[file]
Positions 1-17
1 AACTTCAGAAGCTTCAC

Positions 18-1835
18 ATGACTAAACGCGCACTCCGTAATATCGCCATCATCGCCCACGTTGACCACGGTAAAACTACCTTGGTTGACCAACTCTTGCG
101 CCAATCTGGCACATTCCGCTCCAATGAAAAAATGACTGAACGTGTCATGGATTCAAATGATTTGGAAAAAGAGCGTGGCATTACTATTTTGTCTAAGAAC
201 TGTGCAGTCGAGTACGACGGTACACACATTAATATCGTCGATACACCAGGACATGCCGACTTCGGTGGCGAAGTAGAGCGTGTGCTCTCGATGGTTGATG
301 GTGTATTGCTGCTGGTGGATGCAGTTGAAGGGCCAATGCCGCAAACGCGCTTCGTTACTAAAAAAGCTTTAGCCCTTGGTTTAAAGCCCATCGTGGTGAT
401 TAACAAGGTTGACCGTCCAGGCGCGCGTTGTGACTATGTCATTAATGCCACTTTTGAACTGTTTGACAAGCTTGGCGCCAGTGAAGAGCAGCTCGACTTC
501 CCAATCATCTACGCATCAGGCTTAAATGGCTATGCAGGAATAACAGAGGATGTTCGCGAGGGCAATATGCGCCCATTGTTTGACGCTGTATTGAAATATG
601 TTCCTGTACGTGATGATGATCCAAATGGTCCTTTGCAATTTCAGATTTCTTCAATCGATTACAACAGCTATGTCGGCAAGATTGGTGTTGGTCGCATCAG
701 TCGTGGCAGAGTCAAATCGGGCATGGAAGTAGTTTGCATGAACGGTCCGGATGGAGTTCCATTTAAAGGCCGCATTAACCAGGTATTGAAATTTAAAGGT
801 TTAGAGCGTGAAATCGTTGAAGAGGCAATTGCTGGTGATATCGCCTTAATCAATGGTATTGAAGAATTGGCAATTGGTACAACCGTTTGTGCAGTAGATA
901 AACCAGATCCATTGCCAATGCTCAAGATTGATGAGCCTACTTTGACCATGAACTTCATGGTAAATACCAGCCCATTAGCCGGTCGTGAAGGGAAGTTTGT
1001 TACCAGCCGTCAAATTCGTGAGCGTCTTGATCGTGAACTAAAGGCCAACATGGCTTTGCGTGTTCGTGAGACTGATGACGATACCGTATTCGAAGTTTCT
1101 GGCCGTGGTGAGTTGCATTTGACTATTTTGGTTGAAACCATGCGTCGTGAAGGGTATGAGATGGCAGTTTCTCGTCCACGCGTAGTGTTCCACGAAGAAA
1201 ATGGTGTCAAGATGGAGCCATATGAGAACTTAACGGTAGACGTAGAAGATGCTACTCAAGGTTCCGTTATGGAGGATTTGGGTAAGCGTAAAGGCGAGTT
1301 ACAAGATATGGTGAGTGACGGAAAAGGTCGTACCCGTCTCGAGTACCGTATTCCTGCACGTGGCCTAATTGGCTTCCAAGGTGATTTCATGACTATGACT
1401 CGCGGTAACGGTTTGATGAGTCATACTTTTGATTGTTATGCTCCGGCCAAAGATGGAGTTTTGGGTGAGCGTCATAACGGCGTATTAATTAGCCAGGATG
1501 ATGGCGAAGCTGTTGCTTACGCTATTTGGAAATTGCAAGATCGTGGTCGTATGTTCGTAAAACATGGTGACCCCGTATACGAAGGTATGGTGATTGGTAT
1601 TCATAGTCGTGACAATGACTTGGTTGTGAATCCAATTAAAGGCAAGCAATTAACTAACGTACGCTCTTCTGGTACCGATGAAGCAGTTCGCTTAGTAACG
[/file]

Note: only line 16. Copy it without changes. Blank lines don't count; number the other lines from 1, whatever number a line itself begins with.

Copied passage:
1201 ATGGTGTCAAGATGGAGCCATATGAGAACTTAACGGTAGACGTAGAAGATGCTACTCAAGGTTCCGTTATGGAGGATTTGGGTAAGCGTAAAGGCGAGTT